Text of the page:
Zionsville officials have scheduled additional in-person listening sessions regarding future development of a town entryway after an initial Oct. 1 session.
In July, Zionsville began the first stage of a proposed Zionsville Gateway Area plan by demolishing the building formerly owned by PNC Bank and locksmith shop at the northwest corner of Main and Sycamore streets. Town officials are now establishing a plan for the vacant area to present to future developers that adheres to the community’s vision for the space.
“In the past, there have been developments that have been brought to the table without public input,” DELV Design principal Eric Anderson said. “What we’re trying to do is rethink how we reengage with the community at the very forefront of this thought process so that we can understand what the community wants.”
Information was presented at the Oct. 1 session concerning the gateway. Community feedback was gathered for the space, including thoughts on what, if any, elements should be pursued, whether they be residential or retail space, parks, trails, public art, etc.
Additionally, the town has planned a second day of sessions from 9 to 11 a.m. and 4 to 6 p.m. Oct. 22 at Zionsville Town Hall. The sessions will be the same as the Oct. 1 session and will last approximately 45 minutes, according to town officials. Stations at the sessions will be spaced to allow social distancing. Participants must wear a mask and maintain social distancing.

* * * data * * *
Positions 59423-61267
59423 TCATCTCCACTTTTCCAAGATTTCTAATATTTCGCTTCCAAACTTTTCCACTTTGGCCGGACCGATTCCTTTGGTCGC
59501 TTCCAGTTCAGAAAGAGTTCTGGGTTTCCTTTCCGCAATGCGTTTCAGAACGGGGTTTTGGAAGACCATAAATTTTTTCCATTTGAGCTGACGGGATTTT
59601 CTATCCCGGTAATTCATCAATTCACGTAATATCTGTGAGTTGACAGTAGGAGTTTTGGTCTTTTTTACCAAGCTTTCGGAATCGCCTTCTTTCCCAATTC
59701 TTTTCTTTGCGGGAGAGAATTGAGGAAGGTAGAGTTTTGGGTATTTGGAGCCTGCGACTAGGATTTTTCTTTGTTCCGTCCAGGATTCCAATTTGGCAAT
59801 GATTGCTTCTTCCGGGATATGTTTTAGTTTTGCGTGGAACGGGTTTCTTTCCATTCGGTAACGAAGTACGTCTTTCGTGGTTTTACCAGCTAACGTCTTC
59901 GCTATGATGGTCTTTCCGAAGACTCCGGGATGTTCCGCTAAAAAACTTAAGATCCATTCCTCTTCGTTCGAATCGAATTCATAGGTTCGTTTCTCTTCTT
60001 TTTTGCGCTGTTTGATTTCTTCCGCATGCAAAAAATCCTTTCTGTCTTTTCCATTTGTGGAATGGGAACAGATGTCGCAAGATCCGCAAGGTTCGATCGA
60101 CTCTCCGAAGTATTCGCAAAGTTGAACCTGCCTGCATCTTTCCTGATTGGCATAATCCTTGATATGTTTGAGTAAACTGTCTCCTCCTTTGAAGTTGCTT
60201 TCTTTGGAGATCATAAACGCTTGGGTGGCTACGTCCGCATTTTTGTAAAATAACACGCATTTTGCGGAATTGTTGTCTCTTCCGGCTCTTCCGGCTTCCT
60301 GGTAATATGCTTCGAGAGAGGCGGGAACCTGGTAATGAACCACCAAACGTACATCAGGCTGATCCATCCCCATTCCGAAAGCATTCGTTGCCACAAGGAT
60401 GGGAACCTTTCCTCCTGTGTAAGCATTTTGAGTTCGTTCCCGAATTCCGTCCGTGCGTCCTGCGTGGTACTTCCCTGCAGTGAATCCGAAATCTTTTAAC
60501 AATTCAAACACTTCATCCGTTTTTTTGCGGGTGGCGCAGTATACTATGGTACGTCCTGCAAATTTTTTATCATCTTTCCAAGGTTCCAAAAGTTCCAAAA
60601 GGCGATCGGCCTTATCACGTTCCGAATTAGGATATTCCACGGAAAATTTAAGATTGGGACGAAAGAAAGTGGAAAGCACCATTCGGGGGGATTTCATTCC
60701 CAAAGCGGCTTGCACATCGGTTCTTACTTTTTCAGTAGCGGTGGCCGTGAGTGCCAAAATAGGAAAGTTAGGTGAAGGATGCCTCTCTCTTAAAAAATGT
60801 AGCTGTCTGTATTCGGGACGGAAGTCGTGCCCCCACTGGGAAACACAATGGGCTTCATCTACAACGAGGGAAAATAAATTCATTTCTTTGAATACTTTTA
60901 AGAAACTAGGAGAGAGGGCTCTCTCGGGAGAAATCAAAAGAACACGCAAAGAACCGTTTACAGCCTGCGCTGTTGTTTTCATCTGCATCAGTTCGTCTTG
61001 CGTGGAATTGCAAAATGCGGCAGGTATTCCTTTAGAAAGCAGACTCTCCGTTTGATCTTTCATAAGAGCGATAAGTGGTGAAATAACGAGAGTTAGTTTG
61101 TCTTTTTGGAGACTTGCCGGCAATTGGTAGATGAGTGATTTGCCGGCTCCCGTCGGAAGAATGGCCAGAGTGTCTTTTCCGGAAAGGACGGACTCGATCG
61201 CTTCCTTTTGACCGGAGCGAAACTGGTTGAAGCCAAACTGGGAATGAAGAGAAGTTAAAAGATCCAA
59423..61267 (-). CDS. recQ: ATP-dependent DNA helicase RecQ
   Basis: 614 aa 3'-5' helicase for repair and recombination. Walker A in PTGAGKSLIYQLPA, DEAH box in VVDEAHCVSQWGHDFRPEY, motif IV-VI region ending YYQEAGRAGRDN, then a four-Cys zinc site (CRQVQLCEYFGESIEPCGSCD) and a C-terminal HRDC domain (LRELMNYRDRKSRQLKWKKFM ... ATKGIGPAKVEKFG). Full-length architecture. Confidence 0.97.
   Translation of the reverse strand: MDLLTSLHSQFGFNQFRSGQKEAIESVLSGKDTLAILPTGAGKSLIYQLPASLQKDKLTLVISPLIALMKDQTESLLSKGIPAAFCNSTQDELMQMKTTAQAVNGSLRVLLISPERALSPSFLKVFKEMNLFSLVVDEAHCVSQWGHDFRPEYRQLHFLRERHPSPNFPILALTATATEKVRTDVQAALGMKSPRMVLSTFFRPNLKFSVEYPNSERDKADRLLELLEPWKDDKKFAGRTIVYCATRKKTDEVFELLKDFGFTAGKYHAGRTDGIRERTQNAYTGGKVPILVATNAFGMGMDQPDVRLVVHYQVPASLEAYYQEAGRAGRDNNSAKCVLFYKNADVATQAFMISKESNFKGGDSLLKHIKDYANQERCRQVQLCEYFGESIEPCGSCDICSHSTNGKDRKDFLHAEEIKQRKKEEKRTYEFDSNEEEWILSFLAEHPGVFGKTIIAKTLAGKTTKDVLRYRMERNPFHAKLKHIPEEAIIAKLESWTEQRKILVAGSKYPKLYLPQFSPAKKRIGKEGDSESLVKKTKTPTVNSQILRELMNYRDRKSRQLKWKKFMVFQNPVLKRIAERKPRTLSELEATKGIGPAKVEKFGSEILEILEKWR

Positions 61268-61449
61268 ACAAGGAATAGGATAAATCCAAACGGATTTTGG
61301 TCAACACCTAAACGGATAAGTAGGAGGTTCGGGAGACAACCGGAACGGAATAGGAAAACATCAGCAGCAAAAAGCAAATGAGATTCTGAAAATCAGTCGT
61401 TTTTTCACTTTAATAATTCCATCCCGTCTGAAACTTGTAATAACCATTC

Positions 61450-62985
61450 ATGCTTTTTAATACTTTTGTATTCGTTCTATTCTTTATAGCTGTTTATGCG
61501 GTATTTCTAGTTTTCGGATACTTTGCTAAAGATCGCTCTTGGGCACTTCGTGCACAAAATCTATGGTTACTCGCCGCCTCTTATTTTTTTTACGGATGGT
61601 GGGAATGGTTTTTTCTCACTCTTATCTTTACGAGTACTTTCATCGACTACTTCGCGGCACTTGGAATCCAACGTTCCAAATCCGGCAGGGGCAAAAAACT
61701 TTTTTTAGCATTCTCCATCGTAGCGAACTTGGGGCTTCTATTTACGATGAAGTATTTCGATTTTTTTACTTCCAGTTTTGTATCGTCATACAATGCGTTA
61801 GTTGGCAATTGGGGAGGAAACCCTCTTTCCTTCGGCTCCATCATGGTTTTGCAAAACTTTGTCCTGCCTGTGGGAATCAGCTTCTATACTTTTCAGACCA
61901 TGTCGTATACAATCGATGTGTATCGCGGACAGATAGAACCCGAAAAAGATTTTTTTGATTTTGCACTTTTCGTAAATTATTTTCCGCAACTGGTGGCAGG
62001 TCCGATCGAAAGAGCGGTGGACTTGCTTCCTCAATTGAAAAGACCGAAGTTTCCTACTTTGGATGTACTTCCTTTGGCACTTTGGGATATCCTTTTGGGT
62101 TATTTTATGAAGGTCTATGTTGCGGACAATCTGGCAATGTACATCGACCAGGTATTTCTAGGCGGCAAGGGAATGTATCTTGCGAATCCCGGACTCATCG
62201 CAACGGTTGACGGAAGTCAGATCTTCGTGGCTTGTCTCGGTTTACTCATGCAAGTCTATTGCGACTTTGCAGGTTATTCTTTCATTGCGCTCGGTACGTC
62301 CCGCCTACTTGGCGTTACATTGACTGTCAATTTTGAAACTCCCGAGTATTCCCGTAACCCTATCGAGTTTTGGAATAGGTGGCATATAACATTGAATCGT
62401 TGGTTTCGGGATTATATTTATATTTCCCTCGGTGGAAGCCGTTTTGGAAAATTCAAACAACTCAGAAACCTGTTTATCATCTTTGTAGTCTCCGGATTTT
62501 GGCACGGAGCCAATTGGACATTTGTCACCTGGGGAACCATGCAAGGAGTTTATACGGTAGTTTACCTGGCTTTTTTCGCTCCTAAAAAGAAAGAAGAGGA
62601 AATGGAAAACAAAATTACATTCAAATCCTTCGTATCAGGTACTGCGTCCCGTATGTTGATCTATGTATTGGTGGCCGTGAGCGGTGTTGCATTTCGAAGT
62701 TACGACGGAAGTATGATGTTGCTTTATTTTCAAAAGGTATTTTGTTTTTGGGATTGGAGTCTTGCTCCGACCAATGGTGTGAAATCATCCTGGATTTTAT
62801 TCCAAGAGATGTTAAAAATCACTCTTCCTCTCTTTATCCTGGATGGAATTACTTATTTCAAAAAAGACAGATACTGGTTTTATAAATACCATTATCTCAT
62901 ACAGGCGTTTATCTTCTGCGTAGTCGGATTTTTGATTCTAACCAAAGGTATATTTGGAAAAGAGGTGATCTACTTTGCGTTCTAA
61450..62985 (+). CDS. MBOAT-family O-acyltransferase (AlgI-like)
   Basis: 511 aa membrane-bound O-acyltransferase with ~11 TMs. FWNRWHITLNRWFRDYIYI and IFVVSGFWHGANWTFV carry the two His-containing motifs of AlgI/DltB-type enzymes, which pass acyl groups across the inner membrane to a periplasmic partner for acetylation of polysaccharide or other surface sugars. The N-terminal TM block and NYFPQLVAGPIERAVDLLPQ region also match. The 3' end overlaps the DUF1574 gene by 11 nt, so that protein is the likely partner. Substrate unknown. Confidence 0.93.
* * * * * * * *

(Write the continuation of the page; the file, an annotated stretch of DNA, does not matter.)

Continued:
The session also will be presented virtually at docs.google.com/forms/d/e/1FAIpQLScyckmhcxIzCkCRrIrWzhccaWe9CRe3cvrEUxSjS1UBwN1Bgw/viewform.
“The value of a plan is incredible,” Zionsville Director of Planning and Economic Development Wayne DeLong said. “The goal is to reduce to written word people’s preferences and interests. That really eliminates the guess work.”
DeLong said the process, by collecting public feedback from the outset, compresses time and concerns associated with similar projects.
“To approach this process in listening mode from Day 1 is not typical, because your standard format is to identify a program, identify a steering committee, have that steering committee, then cultivate the process from there,” DeLong said. “That’s not at all what’s happened here. You have the town leadership saying we need to talk to everybody who wants to talk and get their opinions.”
For more, visit zionsville-in.gov/gatewayarea.